A Spirituality for the SummertimeGenesis 1:1-4; 1:31-2:3 Philippians 4:4-9 Matthew 6:30-34
During our recent visit to Grand Rapids, Michigan, I struck up a conversation with a Navajo pastor. Because I had worked with Navajos in Arizona some thirty five years ago, we mused about the differences between Navajo and white culture. Whereas white folks generally are ruled by clock time, with clear beginnings and endings, Navajos tend to see time as experiential. When the task is done, we move on to another. When a conversation or work day is finished, we move on to the next, regardless of how long it might take.
While both forms of time have their respective benefits and challenges, it is clear that how we view time is a matter of perspective and not absolute.
Now most of us are busy people, and technological advances have not slowed us down. I remember the sagely journalist Walter Cronkite wondering what we would do with all our extra time as a result of labor saving devices and means of communication. Did he say extra time?
Just think of the following reality. During a recent day off, I chose not to check my e-mail or answer my cell phone for eight hours. When I decided to check what I missed, I was confronted by nearly 200 emails on my two accounts, a number of Facebook messages, a few text messages, and a couple voice mails. Most weren’t important, and did not require any attention, but the volume was staggering. In our 24/7 world, there is nowhere to run and nowhere to hide from requests and needs.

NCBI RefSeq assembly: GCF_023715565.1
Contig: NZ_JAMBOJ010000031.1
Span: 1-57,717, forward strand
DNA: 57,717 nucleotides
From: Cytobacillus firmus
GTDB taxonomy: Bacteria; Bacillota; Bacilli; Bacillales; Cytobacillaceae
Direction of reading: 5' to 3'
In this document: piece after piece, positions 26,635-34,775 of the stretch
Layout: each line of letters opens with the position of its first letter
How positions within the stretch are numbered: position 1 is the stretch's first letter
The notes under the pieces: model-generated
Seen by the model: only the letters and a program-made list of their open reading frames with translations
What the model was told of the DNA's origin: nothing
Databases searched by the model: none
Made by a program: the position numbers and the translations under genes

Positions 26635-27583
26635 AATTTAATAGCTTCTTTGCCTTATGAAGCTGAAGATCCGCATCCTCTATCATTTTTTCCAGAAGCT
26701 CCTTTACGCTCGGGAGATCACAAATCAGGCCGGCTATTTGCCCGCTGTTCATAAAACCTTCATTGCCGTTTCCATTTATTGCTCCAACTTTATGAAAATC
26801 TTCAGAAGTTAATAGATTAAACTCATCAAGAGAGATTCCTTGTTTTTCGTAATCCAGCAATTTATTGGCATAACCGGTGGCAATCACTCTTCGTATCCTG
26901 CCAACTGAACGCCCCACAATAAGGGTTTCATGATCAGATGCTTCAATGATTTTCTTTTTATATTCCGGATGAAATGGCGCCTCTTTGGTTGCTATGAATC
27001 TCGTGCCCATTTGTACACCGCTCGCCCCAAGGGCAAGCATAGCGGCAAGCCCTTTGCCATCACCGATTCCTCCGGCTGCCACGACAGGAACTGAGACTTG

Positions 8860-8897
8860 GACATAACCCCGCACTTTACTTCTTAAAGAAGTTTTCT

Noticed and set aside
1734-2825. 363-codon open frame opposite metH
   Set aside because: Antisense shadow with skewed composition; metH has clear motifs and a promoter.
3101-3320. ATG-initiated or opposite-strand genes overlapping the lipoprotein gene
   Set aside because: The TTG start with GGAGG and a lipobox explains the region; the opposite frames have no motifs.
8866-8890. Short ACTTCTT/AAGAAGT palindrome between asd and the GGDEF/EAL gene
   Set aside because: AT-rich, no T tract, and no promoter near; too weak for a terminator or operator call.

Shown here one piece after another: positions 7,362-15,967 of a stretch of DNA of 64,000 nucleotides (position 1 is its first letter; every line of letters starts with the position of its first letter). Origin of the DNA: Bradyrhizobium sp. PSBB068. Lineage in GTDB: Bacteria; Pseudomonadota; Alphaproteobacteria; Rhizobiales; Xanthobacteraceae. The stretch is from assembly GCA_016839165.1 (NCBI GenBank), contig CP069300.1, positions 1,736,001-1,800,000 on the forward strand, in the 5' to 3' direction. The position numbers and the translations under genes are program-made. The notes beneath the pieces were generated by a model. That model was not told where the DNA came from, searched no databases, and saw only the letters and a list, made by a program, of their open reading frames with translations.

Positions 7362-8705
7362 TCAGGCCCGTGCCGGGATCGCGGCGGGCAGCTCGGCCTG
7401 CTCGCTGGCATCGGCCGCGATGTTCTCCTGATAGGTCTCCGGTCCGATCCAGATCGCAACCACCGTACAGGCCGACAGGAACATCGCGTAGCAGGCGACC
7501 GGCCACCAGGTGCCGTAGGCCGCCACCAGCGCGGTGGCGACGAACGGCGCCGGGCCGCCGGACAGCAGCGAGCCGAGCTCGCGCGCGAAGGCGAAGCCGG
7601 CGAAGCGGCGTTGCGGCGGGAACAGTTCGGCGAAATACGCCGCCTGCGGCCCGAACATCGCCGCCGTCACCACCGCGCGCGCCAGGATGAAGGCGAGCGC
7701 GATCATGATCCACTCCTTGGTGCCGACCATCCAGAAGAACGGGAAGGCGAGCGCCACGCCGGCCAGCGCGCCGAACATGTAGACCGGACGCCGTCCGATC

Our attitudes toward time can cure or kill us. Physician Larry Dossey has identified a phenomenon he describes as “hurry” or “time” sickness, the sense that everything is urgent and must be addressed immediately, and that we never have enough time to respond to what others require of us. Hurry sickness is, of course, a matter of perspective and largely a matter of how we interpret the events of our lives, and most importantly, how we view time. Sadly, many of us are like the White Rabbit in Alice’s Adventures in Wonderland: even though we don’t exactly know where we’re going, we recite over and over, “I’m late, I’m late, for a very important date,” and rush off to the next event, filled with stress, but never quite sure why our next destination is so important.
Now, a little urgency is good. We are moving toward being a twelve month church, and this is essential for our vitality and growth: but, this should not be a matter of being more busy, but being more faithful and seeing our activities in light of God’s timetable and not our own frenzy or need to succeed. Indeed as we do more, we need to pray more and be more intentional about times of refreshment, play, and fellowship.
In the New Testament tradition, there are two kinds of time: chronos and kairos. Chronos time is clock time, evenly moving and always slipping away from us. We are occasionally tempted to say “I don’t have enoughtime” even though chronos time is evenly flowing, 60 minutes in an hour, 24 hours in a day, 168 hours in a week. Kairos time, on the other hand, is the right time; the time of Christ’s coming, the time when we encounter God’s presence in our daily lives: it is always the right time, and we have plenty of it, enough to do everything we need to serve God, love each other, and live out our calling.